How do you spend your Saturdays and Sundays?
Many people work through their weekends. But, Saturdays and Sundays should be time to remind yourself of the forgotten little things—to keep your work-life balance in check and spoil yourself with some ‘me-time.’ Happy and successful people understand this and make the most of their weekends.
Articles have been written about what successful people do on their weekends. But, what specifically do happy, successful and contented writers do on the weekend? Do you want to know their secret? It’s the same thing that they do every other day.
Success and happiness is a 24/7 lifestyle choice. As Billionaire Bunker Hunt once said, “Success is simple. First, you decide what you want specifically; and second, you decide you're willing to pay the price to make it happen, and then you pay that price.” Are you willing to pay the price?
Here are 13 weekend habits of happy, successful and contented writers:
The most successful writers do not stay in bed until 11 a.m. on Saturdays, or sleep in until 2 p.m. on Sundays. They wake up early and that’s what gives them an edge on the rest of the world. Research has shown that our brains are sharpest two and a half to four hours after waking. Get up early on the weekends and you’ll give yourself a head start and position yourself well for true happiness and success.
It can be difficult to write on the weekends, particularly when you technically don’t have to. But, the most successful writers do it. Take screen writer Eric Roth. He likes to wake up in the middle of the night, write for a few hours, take a nap, start again in the morning and continue in the evening. He knows he is a writer even on weekends.
Consider Stephen King and J.K Rowling also. They didn’t become millionaire writers by only writing five out of seven days of the week. They became worth so much because they made writing a priority. Try writing on the weekends, even if only for fifteen minutes.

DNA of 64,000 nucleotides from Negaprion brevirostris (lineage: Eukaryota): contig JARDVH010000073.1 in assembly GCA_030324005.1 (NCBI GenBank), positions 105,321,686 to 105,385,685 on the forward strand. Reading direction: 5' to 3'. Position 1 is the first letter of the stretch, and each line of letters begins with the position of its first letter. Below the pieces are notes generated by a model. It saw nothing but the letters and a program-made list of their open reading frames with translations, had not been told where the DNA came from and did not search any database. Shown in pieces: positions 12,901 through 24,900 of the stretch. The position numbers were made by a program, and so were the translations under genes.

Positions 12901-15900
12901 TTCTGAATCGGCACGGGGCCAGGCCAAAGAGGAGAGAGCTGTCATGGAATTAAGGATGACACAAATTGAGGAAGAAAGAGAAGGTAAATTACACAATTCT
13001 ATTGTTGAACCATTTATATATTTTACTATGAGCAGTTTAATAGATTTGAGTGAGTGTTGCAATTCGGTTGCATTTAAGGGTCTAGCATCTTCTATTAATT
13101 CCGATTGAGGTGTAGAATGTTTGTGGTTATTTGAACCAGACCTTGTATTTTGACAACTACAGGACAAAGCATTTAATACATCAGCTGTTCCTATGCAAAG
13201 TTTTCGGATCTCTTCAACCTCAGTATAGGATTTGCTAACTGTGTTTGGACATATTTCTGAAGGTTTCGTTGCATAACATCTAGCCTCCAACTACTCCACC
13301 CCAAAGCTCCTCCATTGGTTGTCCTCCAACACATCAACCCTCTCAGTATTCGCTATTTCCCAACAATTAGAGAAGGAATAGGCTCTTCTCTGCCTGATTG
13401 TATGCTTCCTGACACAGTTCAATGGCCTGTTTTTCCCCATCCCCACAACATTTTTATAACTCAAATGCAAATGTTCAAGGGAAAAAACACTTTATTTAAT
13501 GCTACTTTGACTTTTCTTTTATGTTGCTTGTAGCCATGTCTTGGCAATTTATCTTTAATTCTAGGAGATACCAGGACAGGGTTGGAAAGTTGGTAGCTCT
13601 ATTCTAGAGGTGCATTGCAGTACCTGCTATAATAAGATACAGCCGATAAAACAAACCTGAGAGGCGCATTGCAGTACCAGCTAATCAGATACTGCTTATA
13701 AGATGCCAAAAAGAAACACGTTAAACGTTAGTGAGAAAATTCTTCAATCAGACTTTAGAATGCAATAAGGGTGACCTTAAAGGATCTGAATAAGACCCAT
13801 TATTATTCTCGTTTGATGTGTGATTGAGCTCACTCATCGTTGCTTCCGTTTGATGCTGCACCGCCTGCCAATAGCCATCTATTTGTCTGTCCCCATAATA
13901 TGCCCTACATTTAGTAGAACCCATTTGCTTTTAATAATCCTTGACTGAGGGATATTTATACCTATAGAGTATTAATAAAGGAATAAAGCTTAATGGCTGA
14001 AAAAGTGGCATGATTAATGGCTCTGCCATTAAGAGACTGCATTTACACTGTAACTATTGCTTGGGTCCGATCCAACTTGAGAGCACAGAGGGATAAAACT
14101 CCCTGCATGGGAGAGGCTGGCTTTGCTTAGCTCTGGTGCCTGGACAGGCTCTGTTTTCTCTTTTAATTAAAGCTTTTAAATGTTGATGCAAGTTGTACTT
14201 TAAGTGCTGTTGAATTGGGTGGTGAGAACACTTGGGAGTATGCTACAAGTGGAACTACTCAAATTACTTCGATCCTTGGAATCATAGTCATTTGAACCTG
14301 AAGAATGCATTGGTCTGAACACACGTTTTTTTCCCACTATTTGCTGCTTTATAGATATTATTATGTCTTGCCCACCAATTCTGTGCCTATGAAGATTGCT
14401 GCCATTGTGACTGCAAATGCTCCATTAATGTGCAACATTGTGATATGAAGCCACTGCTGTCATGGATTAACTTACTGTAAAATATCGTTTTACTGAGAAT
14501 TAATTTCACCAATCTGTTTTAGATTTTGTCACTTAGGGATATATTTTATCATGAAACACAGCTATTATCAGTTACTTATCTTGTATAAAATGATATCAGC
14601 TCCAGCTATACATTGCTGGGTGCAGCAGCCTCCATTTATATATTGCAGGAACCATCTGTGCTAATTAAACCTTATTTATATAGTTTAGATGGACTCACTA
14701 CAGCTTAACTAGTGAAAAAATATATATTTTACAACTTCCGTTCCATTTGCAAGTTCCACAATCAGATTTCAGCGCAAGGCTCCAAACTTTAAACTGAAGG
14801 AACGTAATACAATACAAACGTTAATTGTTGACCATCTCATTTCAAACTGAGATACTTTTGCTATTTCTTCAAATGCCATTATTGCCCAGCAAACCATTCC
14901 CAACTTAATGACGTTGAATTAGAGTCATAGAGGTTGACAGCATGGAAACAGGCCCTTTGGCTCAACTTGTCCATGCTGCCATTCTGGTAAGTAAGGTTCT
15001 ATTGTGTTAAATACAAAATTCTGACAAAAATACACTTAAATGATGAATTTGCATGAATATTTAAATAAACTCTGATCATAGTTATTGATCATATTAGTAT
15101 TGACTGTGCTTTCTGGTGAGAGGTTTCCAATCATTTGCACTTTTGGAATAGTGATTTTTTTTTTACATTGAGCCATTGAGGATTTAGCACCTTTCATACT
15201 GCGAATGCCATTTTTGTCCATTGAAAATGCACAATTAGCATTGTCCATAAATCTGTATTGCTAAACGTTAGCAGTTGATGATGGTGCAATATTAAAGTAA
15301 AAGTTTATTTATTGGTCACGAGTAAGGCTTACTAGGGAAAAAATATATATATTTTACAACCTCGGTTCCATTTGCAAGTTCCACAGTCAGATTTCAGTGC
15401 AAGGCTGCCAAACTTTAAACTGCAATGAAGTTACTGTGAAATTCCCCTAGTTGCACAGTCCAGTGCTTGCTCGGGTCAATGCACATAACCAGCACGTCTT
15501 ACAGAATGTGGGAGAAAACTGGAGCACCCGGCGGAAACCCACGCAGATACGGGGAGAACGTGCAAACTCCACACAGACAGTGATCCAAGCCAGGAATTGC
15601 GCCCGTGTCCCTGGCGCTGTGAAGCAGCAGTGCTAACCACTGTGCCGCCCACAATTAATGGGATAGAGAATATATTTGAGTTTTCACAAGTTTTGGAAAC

Successful writers log off and disconnect from all technology on weekends. This is not to say that they log off the whole weekend, but they spend a good stretch of time without laptops, TVs, smartphones etc. on weekends, and it makes them feel liberated. If they need to work on the weekends, they have a specific window set to finish a project or sort through their inbox, rather than periodically checking and writing back to emails all day long.
Laura Vanderkam, author of "What the Most Successful People Do on the Weekend" and advocate for taking a ‘tech Sabbath’ says that a stretch of time apart from the computer, phone and work stresses creates room for other things in life. “If you don’t have a specific religious obligation of no-work time, taking Saturday night to mid-day Sunday off is a nice, ecumenical time that works for many people,” she adds.
Reading is the next best thing to writing. The most successful, happy and contented writers make time for relaxing with a book on the weekends. Not only does reading grow their vocabulary and expand their story arcs, but also inspires and motivates them to keep writing by helping them generate new ideas, fresh perspective and a renewed passion for what they do.
The New York Times bestselling author and New Yorker writer, Malcolm Gladwell, enjoys his Sunday mornings with a good old-fashioned newspaper and some tea and eggs (You'll never find pancakes on his brunch menu -- he says he finds them "slightly terrifying").
Read great writing over the weekend and it will help you grow as a writer; Read terrible writing and you’ll learn what works and doesn’t work. Either way, you will come out of it a winner.
Successful, happy writers know the importance of an active body for an active mind. Not only do they exercise to keep physically fit, but also because it gives them the opportunity to clear their minds. Exercise also lends itself to healthy outdoor activities like bicycling and jogging, which are especially important for writers who are glued to their desks throughout the week.
Vogue’s editor-in-chief, for example, commits to playing tennis for one hour every day –weekends included. You can be sure she is not the only big-shot who makes time for exercise.
Successful, happy and contented writers are some of the most interesting people you will meet—and their hobbies and passions have a lot to do with it. Sure playing tennis and bicycling on Saturdays can be a great way to keep the mind fit, but even solo hobbies like doing crossword puzzles, knitting and painting can boost happiness and aid success by fostering creativity.
Executive coach Dale Kurow, M.S., tells of a creative director of a greeting card company who went back to school to pursue an MFA because of her love of art. Pursuing this passion turned into a love of poetry that she now enjoys writing on weekends.
Using weekends to catch up on chores is one of the hardest traps to avoid. After all, many writers and self employed people are busy throughout the week working and only get free time on the weekends to do household chores and run errands.